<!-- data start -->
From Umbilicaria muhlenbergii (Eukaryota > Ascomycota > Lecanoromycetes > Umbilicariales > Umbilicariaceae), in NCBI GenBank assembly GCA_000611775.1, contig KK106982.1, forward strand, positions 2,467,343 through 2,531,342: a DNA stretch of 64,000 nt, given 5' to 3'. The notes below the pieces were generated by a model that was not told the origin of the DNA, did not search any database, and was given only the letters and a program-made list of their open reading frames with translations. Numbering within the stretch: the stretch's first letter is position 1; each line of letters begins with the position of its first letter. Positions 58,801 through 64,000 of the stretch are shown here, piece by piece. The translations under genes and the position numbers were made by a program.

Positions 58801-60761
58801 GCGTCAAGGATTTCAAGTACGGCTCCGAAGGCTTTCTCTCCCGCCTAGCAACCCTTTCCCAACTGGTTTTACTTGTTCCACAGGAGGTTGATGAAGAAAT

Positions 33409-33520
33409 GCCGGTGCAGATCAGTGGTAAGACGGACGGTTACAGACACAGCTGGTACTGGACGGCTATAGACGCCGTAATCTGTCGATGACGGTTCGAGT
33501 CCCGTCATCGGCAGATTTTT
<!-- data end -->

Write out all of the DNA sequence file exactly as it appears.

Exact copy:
From Umbilicaria muhlenbergii (Eukaryota > Ascomycota > Lecanoromycetes > Umbilicariales > Umbilicariaceae), in NCBI GenBank assembly GCA_000611775.1, contig KK106982.1, forward strand, positions 2,467,343 through 2,531,342: a DNA stretch of 64,000 nt, given 5' to 3'. The notes below the pieces were generated by a model that was not told the origin of the DNA, did not search any database, and was given only the letters and a program-made list of their open reading frames with translations. Numbering within the stretch: the stretch's first letter is position 1; each line of letters begins with the position of its first letter. Positions 58,801 through 64,000 of the stretch are shown here, piece by piece. The translations under genes and the position numbers were made by a program.

Positions 58801-60761
58801 GCGTCAAGGATTTCAAGTACGGCTCCGAAGGCTTTCTCTCCCGCCTAGCAACCCTTTCCCAACTGGTTTTACTTGTTCCACAGGAGGTTGATGAAGAAAT

Positions 33409-33520
33409 GCCGGTGCAGATCAGTGGTAAGACGGACGGTTACAGACACAGCTGGTACTGGACGGCTATAGACGCCGTAATCTGTCGATGACGGTTCGAGT
33501 CCCGTCATCGGCAGATTTTT